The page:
COVID Continuation Inspires IRS To Expand Tax Resolution Options

Earlier this year, in fact right before tax season, when COVID-19 caused the entire country to shut down, the IRS knew right away that many taxpayers were going to have trouble meeting their tax obligations. They enacted the People First Initiative to help taxpayers. Among other things, the tax filing deadline was moved to July 15th. Now, nearly one year later, COVID-19 is still at play. Many people are in worse situations than they were before. Thousands of businesses have had to shut their doors permanently. Millions of taxpayers have been unemployed since the beginning of this pandemic. Many who were once furloughed and hopeful they would be able to return to their jobs are now officially unemployed, adding to the swelling population of people living without an income.

A Single Stimulus Payment Didn’t Go Far

While providing momentary relief, the one stimulus payment that was issued certainly could not sustain anyone who is unemployed, with or without a family, for long. Mortgages and rents cannot be paid. In far too many cases, families are finding it impossible to put food on the table.  And as of this writing, there hasn’t been another stimulus package approved to help.

In addition to the devastation caused by COVID-19, in our neck of the woods there are many who have lost their homes and belongings to the three hurricanes that decided to add to our collective trauma this year. So, I hope it comes as a bit of heartening good news to find out that the IRS is “committed to continue helping taxpayers wherever possible, including offering many options for those struggling to pay their tax bills.”

The IRS Steps Up With More Helpful Programs

In these historic and challenging times, millions of people are struggling and suffering. The IRS is stepping up their relief programs, but you still must file your tax returns. The most important message the IRS has is the following: “If you have reasonable cause for failing to file, pay and deposit on time, you may qualify for penalty relief. Those reasons include natural disasters, inability to obtain records, death, serious illness, incapacitation or unavoidable absence affecting you or your immediate family. Not having enough money is generally not enough – on its own – to qualify.” However, and this is an important however, “the reasons for the lack of funds may meet reasonable cause criteria for abatement of the failure-to-pay penalty.”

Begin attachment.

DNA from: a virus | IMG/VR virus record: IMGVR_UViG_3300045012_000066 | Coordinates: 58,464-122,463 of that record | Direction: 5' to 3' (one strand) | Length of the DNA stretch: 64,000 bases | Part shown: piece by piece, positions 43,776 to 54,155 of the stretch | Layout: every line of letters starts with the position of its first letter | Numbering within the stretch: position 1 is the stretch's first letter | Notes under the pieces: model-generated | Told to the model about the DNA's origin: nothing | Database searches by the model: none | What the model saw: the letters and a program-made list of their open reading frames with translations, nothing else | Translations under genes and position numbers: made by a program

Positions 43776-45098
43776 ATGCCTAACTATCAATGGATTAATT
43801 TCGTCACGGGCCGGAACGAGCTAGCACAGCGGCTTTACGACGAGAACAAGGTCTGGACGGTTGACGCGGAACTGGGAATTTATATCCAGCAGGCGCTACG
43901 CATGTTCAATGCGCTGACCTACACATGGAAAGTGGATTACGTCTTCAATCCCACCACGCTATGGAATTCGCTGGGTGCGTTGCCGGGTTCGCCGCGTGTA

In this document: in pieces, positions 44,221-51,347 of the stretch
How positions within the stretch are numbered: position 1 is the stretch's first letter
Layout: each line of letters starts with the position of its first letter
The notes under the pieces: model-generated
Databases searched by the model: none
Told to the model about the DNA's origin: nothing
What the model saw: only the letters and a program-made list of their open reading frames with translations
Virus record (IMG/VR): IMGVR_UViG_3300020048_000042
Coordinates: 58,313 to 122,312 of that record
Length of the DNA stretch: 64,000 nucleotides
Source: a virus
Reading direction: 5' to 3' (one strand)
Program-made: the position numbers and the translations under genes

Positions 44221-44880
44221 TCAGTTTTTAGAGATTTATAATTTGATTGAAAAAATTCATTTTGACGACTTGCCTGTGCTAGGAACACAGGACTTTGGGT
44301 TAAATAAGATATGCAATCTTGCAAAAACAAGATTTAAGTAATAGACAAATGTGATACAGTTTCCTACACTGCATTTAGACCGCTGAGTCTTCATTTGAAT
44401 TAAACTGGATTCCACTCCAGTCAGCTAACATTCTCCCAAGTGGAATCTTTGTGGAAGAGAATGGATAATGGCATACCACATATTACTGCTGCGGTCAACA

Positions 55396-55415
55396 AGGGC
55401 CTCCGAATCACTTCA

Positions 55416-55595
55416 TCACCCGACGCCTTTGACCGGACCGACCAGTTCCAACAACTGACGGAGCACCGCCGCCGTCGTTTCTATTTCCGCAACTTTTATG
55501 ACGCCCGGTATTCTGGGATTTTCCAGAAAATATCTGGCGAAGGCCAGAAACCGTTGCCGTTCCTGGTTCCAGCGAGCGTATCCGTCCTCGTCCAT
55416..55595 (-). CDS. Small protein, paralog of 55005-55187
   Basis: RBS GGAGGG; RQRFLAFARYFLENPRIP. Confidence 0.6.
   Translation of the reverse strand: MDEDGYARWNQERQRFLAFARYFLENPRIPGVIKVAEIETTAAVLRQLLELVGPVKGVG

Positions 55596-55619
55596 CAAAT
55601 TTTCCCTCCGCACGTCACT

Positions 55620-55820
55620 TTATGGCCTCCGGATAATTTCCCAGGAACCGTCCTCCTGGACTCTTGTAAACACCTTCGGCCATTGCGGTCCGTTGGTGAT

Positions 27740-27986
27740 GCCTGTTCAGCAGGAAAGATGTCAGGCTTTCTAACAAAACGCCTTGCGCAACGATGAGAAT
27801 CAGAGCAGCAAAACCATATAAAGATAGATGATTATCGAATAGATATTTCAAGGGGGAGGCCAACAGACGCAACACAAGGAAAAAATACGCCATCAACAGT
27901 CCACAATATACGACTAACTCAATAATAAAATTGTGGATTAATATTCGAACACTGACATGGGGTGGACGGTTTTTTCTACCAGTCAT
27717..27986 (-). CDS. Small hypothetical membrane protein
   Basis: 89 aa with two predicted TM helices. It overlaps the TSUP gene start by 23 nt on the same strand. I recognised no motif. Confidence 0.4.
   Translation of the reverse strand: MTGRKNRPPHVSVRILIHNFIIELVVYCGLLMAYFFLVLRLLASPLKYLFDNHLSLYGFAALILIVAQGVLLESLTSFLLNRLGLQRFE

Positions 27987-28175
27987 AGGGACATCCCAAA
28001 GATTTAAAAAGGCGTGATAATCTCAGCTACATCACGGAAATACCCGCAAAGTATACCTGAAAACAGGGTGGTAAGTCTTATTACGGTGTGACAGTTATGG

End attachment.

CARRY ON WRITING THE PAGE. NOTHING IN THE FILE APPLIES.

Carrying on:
Overview Of New IRS Taxpayer Relief Initiative

The following is an overview of how the new IRS Taxpayer Relief Initiatives are helping people as the entire country struggles from the economic shutdown due to COVID-19. You can find more details here:

  1. The IRS is highlighting reasonable cause assistance available through IRS procedures for failure to file, failure to pay and failure to deposit penalties. First time abatement relief is also available for the first time a taxpayer is subject to one or more of these tax penalties.
  2. For individual taxpayers receiving notices (letters about a tax bill) with tax liabilities up to $250,000 for Tax Year 2019 only, the IRS can offer one Installment Agreement opportunity with no lien filed.
  3. The IRS is extending the short-term payment plan timeframe to 180 days (normally 120 days).
  4. The IRS is easing paperwork requirements to allow individuals more flexibility to get non-streamlined Installment Agreements up to $250,000 without financial verification if their case is not yet assigned to a revenue officer.
  5. The IRS is extending guidance on automatically accruing new tax year balances into existing Installment Agreements. (Individuals and Out of Business entities only)
  6. The IRS will provide relief for taxpayers having difficulty meeting the terms of previously accepted offers.
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